Straight Outta Compton

While not as visceral as Training Day or Boyz n the Hood, Straight Outta Compton will no doubt resonate with its target audience more. Though set in the late 80s/early 90s, its frequent depictions of senseless and brutal police violence could have been just as easily snatched from today’s headlines.

It’s a gritty, powerful film, and it doesn’t pull any punches in revealing the origins of rappers NWA. Beginning with Eric “Eazy-E” Wright (Jason Mitchell) barely escaping a raided crack house, “Straight Outta Compton” introduces us to each of the five men who will eventually come together to form perhaps the most influential (and notorious) rap group in history.

Joining E is aspiring DJ Dr. Dre (Corey Hawkins), and Ice Cube (O’Shea Jackson Jr.)– the poet of the bunch, scrawling rhymes in his spare time as her rides the bus to and from school. Along the way, they also join forces with DJ Yella (Neil Brown Jr.) and MC Ren (Aldis Hodge). After starting small in local clubs in Los Angeles, NWA keeps working at the grass-roots level until they finally land on top.

The man who brought it all together (before also being the lightning rod that tore them all apart) is manager Jerry Heller (Paul Giamatti), who heard something special in Eazy-E’s debut single “Boyz-n-the-Hood”. Heller hitches his wagon to the five guys from South Central and opens plenty of doors for them (including the biggest one– a contract with Priority Records), but nothing comes without a price.

Director F. Gary Gray (Law Abiding Citizen) hits the ground running and keeps pushing the pace throughout Straight Outta Compton. From the violent streets of the guys’ impoverished neighborhoods to sold out stages in Detroit and Philadelphia to the group’s acrimonious split-up, the movie takes us on a ride that is both energizing and provocative. It never shies away from telling us exactly how it was for Dre, Cube, and E as they struggled against any number of obstacles– including public (and law enforcement) backlash, racism, and shady deals. And as much as Straight Outta Compton provides plenty of fascinating insight, it does even more to highlight the music and its impact on society.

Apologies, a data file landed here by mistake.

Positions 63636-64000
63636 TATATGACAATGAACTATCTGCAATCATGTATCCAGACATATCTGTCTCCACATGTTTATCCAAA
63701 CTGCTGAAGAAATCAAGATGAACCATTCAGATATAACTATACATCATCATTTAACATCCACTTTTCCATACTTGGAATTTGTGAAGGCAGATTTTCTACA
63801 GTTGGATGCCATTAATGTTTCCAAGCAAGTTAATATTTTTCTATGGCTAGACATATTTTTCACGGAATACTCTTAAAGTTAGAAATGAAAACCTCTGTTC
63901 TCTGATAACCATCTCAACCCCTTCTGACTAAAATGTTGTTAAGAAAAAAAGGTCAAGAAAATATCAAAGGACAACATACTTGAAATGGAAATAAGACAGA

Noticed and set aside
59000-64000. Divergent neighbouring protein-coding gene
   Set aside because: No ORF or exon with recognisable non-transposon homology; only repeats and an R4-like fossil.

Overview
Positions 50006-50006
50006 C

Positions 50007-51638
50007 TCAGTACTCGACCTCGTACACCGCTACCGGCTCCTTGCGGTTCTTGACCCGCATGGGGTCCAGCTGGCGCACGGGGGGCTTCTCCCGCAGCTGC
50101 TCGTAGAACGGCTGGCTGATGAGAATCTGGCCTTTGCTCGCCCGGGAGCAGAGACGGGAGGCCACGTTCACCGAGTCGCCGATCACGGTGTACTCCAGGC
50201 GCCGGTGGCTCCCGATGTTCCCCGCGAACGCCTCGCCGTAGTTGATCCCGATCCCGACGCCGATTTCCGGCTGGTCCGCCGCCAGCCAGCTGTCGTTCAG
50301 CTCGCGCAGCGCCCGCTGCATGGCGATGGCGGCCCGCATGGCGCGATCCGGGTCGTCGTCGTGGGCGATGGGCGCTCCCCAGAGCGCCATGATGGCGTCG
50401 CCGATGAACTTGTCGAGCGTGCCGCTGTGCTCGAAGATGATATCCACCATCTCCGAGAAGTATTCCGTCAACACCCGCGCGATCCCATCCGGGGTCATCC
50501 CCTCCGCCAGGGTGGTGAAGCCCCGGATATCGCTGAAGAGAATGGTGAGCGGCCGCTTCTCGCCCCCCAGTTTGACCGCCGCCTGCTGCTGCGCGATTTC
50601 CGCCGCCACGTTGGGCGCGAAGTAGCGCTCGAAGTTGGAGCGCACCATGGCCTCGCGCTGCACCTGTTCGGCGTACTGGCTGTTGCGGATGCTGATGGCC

The movie’s only downfall comes in the fact that the story could have easily been spread across 10 hours. So the fact that screenwriter Andrea Berloff (World Trade Center) and novice Jonathan Berman had to cram it all into two-and-a-half, makes for a story that occasionally feels like it has too many balls in the air at any given time. The performances, particularly by Mitchell and also by Jackson as Cube (portraying his own father), boost Compton‘s value, however.

It’s a resonant, relevant, and remarkable behind-the-scenes look at the rise and fall (and almost rise again) of one of the all-time great groups.

4/5 stars